Azg Armenian Daily – 08/30/2004

Azg Armenian Daily
Aug 30 2004


AZERBAIJAN IN 1918-1920?







Iraqi Refugees Looking for Alternative Shelter

The war in Iraq made Iraqi Armenians leave their homes for Armenia.
Forty-nine families (87 people) found refuge in Armenia by July.
Thirty-one families applied for temporary lodging till the end of the

Most of the Iraqi emigrants live in hired flats, some of them stay
with their relatives and few families bought flats in Armenia,
informs the Administration for Migration and Refugees. There are even
few young people who have already made their ways to the
universities. The Migration Administration has located most of the
needy at the Nor Nork borough hostel. But the rooms of the hostel are

Most of the emigrants work as cooks and jewelers. According to
Ruzanna Petrosian, of the Migration Administration, the Iraqi
Armenians complain that the employers don’t treat them as permanent
and trustworthy workers. They are not hired out of fear that they can
leave Armenia any moment.

Some of the Iraqi Armenians are really looking forward to leaving not
having got any means for survival.

Four more citizens of Iraq applied to the Against Juridical
Willfulness NGO asking to help them leave Armenia for not having any
job here. Two of them were Armenians, other two Arabian.

The International Organization of Red Cross was supporting them
monthly. But the program is over now and they turned to the NGO
asking to give them 50 US dollars a month to keep body and soul
together. But the NGO was unable to meet their needs.

Armenia became a refuge for 2 Kurdish families four years ago who
were unsatisfied with Saddam Hussein’s regime.

Besides sheltering Kurds and Arabs Armenia grants asylum to religious
and political outcasts. Samuel Lem Logan, a 42-year-old Sudanese, has
been in Armenia since 2000. The oppression that Christians face in
that Muslim country made him come to Armenia. He has no permanent job
here and hopes to leave either to Sudan or to the USA. But Samuel
didn’t waste his time: he married an Armenian girl.

Armenia granted shelter to a citizen of Chechnya who left Armenia

The Against Juridical Willfulness NGO informs that there are still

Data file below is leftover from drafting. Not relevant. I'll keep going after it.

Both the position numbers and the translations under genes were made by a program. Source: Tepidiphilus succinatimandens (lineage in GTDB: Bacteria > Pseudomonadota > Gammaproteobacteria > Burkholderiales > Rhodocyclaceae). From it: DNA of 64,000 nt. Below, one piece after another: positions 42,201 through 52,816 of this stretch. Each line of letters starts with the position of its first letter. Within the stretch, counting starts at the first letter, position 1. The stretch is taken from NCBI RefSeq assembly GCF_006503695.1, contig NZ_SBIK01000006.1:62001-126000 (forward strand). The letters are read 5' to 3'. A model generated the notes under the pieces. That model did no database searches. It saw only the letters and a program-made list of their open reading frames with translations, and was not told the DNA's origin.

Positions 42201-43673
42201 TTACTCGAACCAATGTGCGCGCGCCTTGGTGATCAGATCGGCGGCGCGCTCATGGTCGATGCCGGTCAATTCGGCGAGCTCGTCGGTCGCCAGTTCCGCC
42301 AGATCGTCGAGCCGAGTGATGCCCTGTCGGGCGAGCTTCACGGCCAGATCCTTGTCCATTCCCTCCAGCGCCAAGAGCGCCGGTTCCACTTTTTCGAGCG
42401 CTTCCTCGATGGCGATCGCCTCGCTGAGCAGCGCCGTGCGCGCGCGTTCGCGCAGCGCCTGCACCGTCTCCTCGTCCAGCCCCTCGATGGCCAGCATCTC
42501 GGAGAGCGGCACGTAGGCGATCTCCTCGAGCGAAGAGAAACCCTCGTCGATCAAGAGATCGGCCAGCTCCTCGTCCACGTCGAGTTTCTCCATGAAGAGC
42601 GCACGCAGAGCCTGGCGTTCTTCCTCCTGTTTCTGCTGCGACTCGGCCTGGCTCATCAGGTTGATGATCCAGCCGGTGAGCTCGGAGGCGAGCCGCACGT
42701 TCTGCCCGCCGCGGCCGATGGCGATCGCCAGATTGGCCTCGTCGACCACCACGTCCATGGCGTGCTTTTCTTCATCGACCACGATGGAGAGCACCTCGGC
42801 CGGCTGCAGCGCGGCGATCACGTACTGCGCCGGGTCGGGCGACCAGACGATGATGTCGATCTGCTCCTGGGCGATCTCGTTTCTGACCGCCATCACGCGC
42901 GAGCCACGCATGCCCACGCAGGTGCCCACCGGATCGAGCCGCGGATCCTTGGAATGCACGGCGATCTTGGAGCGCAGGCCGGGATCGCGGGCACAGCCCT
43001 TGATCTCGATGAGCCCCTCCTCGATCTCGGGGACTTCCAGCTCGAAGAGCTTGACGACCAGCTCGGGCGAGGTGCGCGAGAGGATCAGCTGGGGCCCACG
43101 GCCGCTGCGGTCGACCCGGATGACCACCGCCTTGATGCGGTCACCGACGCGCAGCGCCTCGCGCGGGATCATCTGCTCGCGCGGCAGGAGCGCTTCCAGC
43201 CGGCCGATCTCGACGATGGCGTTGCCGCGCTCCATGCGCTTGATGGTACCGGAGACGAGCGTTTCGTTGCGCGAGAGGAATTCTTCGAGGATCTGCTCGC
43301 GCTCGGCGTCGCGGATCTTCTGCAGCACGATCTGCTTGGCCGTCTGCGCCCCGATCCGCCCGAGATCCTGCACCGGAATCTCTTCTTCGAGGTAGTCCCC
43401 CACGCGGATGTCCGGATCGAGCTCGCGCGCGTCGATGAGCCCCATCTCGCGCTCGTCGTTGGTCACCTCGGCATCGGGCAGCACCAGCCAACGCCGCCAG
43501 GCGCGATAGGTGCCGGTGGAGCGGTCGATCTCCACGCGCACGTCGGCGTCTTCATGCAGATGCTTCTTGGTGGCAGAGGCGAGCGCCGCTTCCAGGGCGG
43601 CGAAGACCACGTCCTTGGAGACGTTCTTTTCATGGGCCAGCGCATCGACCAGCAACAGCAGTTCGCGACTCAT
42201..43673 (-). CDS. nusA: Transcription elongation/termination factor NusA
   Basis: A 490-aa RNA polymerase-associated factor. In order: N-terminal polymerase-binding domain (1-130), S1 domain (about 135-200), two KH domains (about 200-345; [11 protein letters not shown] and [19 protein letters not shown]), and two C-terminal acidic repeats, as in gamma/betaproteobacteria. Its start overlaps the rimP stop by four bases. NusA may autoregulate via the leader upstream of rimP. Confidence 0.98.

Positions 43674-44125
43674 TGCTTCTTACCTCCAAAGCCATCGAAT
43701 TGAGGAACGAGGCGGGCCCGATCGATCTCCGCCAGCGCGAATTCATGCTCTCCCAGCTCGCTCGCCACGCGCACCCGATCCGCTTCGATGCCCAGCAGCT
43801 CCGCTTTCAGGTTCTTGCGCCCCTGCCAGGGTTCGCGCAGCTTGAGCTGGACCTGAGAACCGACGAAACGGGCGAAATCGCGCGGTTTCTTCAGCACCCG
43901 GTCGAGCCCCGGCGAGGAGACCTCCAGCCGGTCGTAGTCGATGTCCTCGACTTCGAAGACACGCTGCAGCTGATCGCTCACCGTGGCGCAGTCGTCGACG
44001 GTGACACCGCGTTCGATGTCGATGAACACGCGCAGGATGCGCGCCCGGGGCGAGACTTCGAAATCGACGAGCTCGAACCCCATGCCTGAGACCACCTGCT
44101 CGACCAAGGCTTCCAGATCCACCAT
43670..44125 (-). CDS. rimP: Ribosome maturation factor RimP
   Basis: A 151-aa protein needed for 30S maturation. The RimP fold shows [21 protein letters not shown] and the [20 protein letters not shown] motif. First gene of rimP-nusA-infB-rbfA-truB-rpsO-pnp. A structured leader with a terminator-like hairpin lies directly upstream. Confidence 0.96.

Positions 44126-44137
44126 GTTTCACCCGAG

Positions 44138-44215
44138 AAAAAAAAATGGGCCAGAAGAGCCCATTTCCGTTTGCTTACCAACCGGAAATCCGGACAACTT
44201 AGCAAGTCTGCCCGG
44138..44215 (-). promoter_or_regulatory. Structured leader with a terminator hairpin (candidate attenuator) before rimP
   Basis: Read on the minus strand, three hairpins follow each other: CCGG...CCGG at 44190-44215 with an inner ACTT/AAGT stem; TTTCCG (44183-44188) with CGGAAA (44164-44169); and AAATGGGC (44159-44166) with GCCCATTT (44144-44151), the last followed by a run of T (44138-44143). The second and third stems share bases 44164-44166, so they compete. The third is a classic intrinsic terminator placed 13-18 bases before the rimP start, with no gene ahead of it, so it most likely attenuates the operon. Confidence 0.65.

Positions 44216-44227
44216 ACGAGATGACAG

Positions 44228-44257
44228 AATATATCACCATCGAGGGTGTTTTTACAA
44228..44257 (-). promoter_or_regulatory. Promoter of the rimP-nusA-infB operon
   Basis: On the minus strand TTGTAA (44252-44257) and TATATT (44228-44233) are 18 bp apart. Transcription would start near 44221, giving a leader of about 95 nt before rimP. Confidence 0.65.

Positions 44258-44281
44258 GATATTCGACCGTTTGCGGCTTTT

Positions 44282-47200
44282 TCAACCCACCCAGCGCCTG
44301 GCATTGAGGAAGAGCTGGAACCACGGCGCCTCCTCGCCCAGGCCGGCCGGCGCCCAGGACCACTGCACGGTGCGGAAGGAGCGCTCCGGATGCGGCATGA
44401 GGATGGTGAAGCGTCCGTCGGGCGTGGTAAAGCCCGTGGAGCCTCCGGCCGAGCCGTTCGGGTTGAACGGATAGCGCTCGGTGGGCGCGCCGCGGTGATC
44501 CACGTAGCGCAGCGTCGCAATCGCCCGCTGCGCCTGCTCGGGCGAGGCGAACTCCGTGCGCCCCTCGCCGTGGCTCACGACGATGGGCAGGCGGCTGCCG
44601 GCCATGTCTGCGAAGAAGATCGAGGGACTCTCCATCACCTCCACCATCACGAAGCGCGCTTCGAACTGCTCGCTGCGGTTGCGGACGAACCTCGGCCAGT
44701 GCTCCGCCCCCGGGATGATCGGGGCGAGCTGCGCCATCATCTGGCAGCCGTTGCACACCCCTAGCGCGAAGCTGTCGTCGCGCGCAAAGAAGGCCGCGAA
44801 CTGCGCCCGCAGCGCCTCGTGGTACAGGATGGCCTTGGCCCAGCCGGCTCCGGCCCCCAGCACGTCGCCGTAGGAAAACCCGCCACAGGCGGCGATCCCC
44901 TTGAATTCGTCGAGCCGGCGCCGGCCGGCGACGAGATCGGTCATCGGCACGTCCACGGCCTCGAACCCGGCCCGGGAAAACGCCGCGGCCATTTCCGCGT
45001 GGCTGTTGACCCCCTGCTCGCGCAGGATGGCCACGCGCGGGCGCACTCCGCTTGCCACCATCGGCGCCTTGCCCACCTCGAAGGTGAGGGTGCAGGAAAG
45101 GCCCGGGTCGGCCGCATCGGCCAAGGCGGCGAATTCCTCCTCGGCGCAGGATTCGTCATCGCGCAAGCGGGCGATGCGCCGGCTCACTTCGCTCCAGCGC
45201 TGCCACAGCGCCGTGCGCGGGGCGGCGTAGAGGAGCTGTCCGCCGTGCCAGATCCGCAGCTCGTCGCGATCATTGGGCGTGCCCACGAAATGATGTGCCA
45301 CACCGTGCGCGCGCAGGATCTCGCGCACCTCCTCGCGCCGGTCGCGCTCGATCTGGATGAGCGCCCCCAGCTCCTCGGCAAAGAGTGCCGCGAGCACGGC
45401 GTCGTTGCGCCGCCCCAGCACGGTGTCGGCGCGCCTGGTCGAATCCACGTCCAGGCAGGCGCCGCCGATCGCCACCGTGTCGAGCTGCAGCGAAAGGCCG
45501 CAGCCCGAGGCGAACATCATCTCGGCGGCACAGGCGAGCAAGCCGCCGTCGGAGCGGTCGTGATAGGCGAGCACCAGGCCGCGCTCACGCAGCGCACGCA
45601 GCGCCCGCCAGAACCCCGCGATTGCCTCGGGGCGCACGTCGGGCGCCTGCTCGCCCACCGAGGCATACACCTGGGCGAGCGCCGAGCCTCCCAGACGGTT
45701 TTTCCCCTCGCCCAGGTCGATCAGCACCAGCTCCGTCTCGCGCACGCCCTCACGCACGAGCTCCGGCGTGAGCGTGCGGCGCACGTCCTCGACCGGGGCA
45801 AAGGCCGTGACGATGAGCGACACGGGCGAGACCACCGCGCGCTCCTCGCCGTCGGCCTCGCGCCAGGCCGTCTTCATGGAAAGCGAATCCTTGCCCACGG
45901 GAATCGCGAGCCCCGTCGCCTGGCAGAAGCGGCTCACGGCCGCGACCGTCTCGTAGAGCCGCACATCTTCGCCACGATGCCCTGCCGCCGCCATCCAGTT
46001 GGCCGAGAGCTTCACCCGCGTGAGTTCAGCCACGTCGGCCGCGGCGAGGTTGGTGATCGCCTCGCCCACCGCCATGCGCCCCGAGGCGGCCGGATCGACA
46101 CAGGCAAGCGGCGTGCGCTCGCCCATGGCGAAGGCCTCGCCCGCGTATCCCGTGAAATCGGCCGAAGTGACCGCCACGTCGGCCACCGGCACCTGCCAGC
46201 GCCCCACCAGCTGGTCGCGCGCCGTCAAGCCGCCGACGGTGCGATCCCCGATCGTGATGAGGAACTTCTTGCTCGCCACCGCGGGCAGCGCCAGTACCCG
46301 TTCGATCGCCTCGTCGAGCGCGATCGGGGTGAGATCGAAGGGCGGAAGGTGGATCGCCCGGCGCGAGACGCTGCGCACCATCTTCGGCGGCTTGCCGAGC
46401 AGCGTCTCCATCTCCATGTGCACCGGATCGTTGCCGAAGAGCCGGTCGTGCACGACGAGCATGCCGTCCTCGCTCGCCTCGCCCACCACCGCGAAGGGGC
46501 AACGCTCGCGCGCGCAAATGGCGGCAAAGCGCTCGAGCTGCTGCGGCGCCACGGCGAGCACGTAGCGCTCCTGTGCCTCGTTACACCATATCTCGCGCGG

people who view Armenia as second home. One of them is Asiv Ziman who
fled Pakistan because of Muslims’ oppression of Christian. He is
married to an Armenian and is engaged in trade. Unlike all others who
shared his fate he is already accustomed to Armenia and is not going
to leave for another country.

By Karine Danielian


AZERBAIJAN IN 1918-1920?

Baku Celebrates 13-th Anniversary of Independence Declaration

The Armenian government is sparing no efforts declaring that Nagorno
Karabakh has never been part of independent Azerbaijan. In his June
24 speech at the European Council Robert Kocharian stated: “As a
result of collapse of the Soviet Union 2 separately independent
states were formed in the territory of Soviet Azerbaijan: Nagorno
Karabakh and Azerbaijan. The existence of the two states is equally
justified. Thus, the territorial wholeness of Azerbaijan has nothing
to do with Nagorno Karabakh”.

Any historical fact may be viewed from two angles the least. For
instance, we, Armenians, are sure that Nakhidjevan is a purely
Armenian territory whereas the Azeris assure that not only
Nakhidjevan but also Zangezur, Karabakh and Yerevan are Azeri
territories. But that Karabakh has never been a part of independent
Azerbaijan is a fact, according to the Azeris’ very history.

On August 30 the Azeris celebrated the 13-th anniversary of
Declaration of Independence of the Republic of Azerbaijan. The
communist authorities of Baku adopted the document in 1991, August
30. This document is equally important for Karabakh too. In
accordance with the Declaration, Azerbaijan declared its independence
in the territory of the Democratic Republic of Azerbaijan (DRA) of
1918-1920. Nagorno Karabakh was not in the territory of Azerbaijan by
that time. Therefore, if the contemporary Azerbaijan is the successor
of the DRA, according to the Declaration, then Baku cannot have
claims for Karabakh. Only after July 5 of 1921 Karabakh was forced
into Soviet Azerbaijan.

In 1918-1920 not only Nagorno Karabakh but also Plain Karabakh and
Nakhidjevan were included in the DRA. Nakhidjevan became a
protectorate of Azerbaijan only in 1921 according to Kars Treaty. And
the Plain Karabakh was partially added to Azerbaijan during time. An
interesting fact: The League of Nations, predecessor of the UNO,
didn’t recognize the DRA reasoning it by Azerbaijan’s territorial
conflicts, i.e. Karabakh and Nakhidjevan, with its neighbors.

Jamil Hasanov, historian at the Baku State University, writes that
the Azeri delegation left for the Paris peace conference in 1919